Indonesia's advertising voice
“Advertising is based on one thing, happiness.” If there is one country that fits this statement by Don Draper in Mad Men, it has to be Indonesia.
A relatively new advertising market, Indonesia is slowly finding its creative voice and colloquial humour has found its way into many campaigns.
“People are generally content and happy and it shows through in the creative work,” says Shubho Sarkar, CEO, Bates 141 Indonesia. “While advertisements that don’t pretend to be anything else—and simply communicate product benefits without any irony or outrageous creativity—don’t tend to win awards, Indonesians that I know don’t really care.”
The youth appear far more confident than the previous generations in Indonesia, and brands and platforms that offer an outlet for self-expression, manages to strike the right chord. Katryna Mojica, CEO, O&M Indonesia says: “It's always important to be locally-relevant, while staying true to the brand's values. A nice example is the work we've done for Axe, because what the brand stands for seems to be polar opposite to Muslim values. But you can always find some common ground, and the work has been very well received.”
Brands invest heavily on celebrity endorsements in Indonesia, and there is a tendency to use soap stars to front campaigns, regardless of the product or category. “Most brands have a star on their roster and they want to milk them at every opportunity,” says Anne Ridwan, CEO, Leo Burnett, Indonesia. Interestingly, even when popular singer–songwriter Nazriel “Ariel” Irham was sentenced to prison for leaked sex tapes, he maintained his cult status and bagged some hefty endorsement contracts on his release.
According to Yogesh Anand, director of marketing for chocolates, Asia at Mondelez International, consumers in Indonesia respond better to simplicity of messaging and more direct storytelling, which has higher visual appeal. “But there is a room to push the creative boundaries and be more experimental to bring to life the insights and surprise our consumers,” he adds.
A local mobile success story featuring Unilever Indonesia's Bango Warisan Kuliner mobile app, by Arcade
Indonesia is primarily a ‘sellers market’ with three big media conglomerates shaping the landscape. “The rate of media inflation in the last few years has been much greater than the increase in marketing budgets of clients,” says D.D 'Lulut' Asmoro, CEO, JWT Indonesia. “Agencies are forced to deliver for less and the only way to do that is to sell more spots. It has taken a toll on creativity and has made the industry fiercely competitive. The pool of businesses that generate revenues is shrinking.”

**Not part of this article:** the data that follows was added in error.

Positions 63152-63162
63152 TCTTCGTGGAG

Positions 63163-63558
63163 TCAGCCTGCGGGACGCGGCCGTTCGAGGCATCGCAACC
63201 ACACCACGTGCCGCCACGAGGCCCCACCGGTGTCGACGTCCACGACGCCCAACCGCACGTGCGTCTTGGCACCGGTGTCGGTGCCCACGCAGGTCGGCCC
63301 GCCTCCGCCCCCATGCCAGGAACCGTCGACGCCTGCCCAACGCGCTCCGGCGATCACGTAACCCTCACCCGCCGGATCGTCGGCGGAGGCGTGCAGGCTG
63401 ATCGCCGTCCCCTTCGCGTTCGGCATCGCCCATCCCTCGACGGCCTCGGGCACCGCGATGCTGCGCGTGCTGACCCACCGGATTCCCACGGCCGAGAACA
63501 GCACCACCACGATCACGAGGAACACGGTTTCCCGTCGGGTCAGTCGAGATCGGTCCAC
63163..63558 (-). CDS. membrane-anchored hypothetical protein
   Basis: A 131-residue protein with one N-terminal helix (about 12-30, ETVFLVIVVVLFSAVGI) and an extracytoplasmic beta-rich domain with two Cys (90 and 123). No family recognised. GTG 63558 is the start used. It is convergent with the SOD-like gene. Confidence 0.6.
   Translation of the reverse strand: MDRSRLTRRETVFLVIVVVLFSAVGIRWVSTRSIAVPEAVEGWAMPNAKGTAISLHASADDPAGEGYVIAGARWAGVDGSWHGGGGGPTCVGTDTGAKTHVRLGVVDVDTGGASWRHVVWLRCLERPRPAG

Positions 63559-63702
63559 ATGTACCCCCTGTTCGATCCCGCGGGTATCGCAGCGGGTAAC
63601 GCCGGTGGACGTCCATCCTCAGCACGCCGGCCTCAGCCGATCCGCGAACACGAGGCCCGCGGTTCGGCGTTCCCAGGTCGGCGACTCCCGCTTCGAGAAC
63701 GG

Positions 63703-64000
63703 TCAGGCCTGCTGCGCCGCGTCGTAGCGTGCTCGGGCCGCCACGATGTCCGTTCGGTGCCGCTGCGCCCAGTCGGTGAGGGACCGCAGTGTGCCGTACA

Joseph Tan, CEO, Lowe Indonesia echoes this view: “It either helps to be a big networked agency with globally aligned clients here or a smaller boutique outfit. Mid-sized agencies find it even more challenging here.”
Despite the odds, independents such as Arcade and Dog Digital have anticipated the opportunity here, and recently set up shop working with clients like Unilever and Tourism New Zealand respectively.
Gary Caulfield, CEO of Arcade Indonesia, says: “There seems to be a shift, or preference from clients, towards more boutique agencies now than the bigger multinationals. Therefore, I would not be surprised to see more agencies like Arcade trying to set up here in the future too. But at the same time, I know some others have already tried and failed, so it's not as easy as it looks, or sounds.”
While MNCs are casting a wider net, a lot of local Indonesian clients are moving away from small local agencies, which used to offer a fee flexibility and tactical solutions. They are shifting to more established players in a bid to remain relevant and competitive in a fragmented media landscape. “Brands such as Telkomsel are on top of their game and challenging us to up our creative stakes,” says Leo Burnett’s Ridwan.
Some suggest that Indonesia has the potential to becoming a Southeast Asia's regional hub for multinational agencies. Rajat Basra, CEO, OMG Indonesia says: “The steadily growing importance of Indonesia means that global or even regional pitches being decided in far-off boardrooms are a passé.
"Today, I sit on the same table as heads of other important markets in a global review and make a case for my country. The regional account for Heinz ABC was pitched on the back of how agencies performed in two focus markets—China and Indonesia. We emerged the winners in both and bagged the global account.”
JWT's Jakarta office
Office space and watering holes
While most of the agencies have moved out of old warehouses and residential plots into the steel and chrome environs of high-rises that dot Jakarta’s skyline, JWT Indonesia has managed to stay put at its original dwellings—a refurbished Dutch villa in the town centre. “Our place of work has in many ways shaped the culture of JWT Indonesia. There is an informal, family-like vibe to it,” says Lulut.
Most of the big clients are based around the SCBD (south central business district) and therefore the agencies are interspersed between south and central Jakarta. The city's notoriously bad traffic forces people to mingle and entertain within walking distances of their offices and some of the favourite watering holes are Corks & Screws, Blue Grass, E&O and Loewy.
“There was a time when each agency took turns to take everyone out for a drink," Tan says. "With commissions being squeezed and competition getting worse, it’s each to his own now. It’s time that the industry’s big kahunas get together and bring the glamour and glitz and fun back into advertising.”
Coming tomorrow: Part two of this Jakarta spotlight will explore areas for growth in Indonesia, and the challenges that accompany them